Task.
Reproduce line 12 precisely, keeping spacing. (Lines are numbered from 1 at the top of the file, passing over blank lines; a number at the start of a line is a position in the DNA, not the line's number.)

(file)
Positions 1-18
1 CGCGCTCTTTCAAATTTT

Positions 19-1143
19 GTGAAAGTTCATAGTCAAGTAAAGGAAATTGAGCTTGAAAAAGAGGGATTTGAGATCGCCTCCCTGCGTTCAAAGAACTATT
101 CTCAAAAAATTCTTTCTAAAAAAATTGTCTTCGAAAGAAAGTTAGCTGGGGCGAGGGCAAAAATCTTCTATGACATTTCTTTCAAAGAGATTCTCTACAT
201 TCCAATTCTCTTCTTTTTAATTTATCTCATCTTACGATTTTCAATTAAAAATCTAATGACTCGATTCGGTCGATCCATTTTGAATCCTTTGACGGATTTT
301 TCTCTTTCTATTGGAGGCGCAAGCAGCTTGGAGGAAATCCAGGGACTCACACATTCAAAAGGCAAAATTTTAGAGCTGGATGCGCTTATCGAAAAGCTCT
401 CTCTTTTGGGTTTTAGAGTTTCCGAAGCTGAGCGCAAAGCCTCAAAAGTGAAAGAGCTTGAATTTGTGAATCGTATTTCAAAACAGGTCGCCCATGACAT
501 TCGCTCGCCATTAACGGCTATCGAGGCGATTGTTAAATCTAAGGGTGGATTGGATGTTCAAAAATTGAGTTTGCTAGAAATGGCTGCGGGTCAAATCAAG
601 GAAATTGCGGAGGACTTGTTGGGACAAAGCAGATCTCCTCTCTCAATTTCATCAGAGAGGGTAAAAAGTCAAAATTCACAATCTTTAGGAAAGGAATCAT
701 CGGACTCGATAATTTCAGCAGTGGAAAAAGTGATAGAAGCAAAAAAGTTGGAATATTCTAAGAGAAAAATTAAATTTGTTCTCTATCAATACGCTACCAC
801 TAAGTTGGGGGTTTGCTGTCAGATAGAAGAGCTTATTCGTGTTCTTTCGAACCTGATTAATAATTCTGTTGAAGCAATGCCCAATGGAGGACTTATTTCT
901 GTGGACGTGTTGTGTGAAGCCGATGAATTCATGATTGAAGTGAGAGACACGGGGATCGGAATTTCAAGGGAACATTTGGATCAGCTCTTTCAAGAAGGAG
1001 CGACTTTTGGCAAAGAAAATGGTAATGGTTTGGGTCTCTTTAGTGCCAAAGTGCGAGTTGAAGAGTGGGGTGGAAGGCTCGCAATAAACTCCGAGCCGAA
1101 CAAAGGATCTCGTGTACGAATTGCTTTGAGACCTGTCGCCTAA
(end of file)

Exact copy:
801 TAAGTTGGGGGTTTGCTGTCAGATAGAAGAGCTTATTCGTGTTCTTTCGAACCTGATTAATAATTCTGTTGAAGCAATGCCCAATGGAGGACTTATTTCT